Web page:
As a private citizen it is completely within your rights to choose to avoid, boycott or deny business. Should governments be expected to do the same?
Earlier this week BBC News published an article where three far-right activists were recently denied entry in the U.K. based on their views/demonstrations. The reason is namely due to the government cracking down on far-right violence and “soft targets” such as individual activists.
This is an interesting turn of events considering that the far-right group “Britain First” was also censored this week, in this case by Facebook.
However, we need to recognize a critical distinction here. Facebook is ultimately a private business at the end of the day. They are not beholden to the people, and do not need to be politically neutral. This is probably most observable with how they let Russian ads flourish on their site during the 2016 U.S. election.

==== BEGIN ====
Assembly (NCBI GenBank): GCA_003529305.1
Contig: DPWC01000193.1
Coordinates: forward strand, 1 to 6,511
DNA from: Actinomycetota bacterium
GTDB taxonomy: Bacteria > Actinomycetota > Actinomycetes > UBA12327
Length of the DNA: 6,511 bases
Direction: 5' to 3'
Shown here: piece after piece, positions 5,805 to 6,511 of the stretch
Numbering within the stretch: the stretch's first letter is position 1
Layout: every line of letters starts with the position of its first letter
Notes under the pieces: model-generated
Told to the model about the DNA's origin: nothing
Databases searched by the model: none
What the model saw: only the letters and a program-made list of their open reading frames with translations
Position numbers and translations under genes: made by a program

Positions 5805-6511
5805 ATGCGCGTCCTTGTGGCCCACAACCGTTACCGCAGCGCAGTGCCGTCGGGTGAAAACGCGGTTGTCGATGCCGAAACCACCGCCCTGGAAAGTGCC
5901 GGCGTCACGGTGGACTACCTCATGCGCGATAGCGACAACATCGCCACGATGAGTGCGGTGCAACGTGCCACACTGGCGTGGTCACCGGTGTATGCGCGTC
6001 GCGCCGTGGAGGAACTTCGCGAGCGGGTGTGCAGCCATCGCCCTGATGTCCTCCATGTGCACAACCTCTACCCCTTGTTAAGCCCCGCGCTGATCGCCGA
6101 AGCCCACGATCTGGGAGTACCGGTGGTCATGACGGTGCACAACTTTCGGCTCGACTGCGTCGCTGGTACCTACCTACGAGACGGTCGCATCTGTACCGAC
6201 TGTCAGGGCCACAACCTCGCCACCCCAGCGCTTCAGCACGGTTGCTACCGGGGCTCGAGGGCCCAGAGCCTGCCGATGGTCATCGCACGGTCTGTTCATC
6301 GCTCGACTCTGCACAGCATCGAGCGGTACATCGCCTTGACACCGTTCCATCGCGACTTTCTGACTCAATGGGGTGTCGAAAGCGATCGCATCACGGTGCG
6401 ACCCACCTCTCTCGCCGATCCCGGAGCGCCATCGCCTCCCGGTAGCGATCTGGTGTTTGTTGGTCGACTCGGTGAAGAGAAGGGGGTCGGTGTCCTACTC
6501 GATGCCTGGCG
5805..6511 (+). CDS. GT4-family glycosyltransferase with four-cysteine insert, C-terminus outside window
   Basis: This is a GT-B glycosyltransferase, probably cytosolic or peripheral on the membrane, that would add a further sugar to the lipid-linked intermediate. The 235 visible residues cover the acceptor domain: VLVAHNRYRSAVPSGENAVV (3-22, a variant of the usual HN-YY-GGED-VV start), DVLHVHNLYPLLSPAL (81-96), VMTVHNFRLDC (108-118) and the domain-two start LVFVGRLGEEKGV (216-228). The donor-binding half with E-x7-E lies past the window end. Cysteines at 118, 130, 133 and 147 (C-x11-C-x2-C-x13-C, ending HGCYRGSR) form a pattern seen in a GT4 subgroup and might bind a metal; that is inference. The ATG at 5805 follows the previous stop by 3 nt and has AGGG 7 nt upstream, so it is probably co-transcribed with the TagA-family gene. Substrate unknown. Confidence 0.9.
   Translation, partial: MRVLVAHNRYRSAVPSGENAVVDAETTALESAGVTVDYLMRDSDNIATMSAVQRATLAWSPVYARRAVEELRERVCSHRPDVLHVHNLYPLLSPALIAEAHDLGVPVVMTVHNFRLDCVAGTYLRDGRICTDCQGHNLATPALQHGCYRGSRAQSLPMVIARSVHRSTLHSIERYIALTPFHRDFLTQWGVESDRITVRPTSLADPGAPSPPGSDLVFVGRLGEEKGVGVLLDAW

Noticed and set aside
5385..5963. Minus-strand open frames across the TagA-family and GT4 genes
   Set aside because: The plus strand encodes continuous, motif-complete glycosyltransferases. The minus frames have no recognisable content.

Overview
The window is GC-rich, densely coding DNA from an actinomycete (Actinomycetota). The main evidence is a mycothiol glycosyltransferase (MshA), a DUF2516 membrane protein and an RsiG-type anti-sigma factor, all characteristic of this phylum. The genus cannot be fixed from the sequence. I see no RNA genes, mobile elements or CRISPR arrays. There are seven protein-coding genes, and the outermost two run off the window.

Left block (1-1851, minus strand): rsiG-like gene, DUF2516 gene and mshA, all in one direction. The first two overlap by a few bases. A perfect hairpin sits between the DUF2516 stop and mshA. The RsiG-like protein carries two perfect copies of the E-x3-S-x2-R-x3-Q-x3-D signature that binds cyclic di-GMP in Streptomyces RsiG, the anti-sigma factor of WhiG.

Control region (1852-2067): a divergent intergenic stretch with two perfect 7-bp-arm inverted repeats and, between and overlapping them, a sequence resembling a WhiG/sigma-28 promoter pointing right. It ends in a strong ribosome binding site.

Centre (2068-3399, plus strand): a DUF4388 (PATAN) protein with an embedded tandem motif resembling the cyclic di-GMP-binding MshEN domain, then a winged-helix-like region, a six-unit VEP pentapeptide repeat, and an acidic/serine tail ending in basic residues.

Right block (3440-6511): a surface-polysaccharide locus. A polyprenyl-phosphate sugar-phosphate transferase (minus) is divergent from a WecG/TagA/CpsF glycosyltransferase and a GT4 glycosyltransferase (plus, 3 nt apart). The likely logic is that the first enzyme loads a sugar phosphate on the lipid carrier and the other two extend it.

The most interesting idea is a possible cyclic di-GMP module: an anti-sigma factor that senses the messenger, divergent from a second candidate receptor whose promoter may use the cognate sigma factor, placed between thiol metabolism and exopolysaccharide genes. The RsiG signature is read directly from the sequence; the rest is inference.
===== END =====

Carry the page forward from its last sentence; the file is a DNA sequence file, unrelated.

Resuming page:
The government of the U.K. is a different story. Their rationale for this decision given in the BBC article is obviously steeped in good intentions and seems like a perfectly agreeable explanation. They want to prevent further divisions in society and populist rhetoric often paralleled with the far-right to grow.
The real question is where do we draw the line? Are these activists as big of a threat as they are considered to be? Is it appropriate for a government to do this?
These are questions worth asking. Whether or not you agree with what these activists are espousing (I certainly do not), are the public institutions that represent us allowed to take sides?
Image 1: http://telecoms.com/487004/the-world-looks-to-germany-for-social-media-censorship-precedent/.
Image 2: https://techcrunch.com/2016/11/22/chinabook/.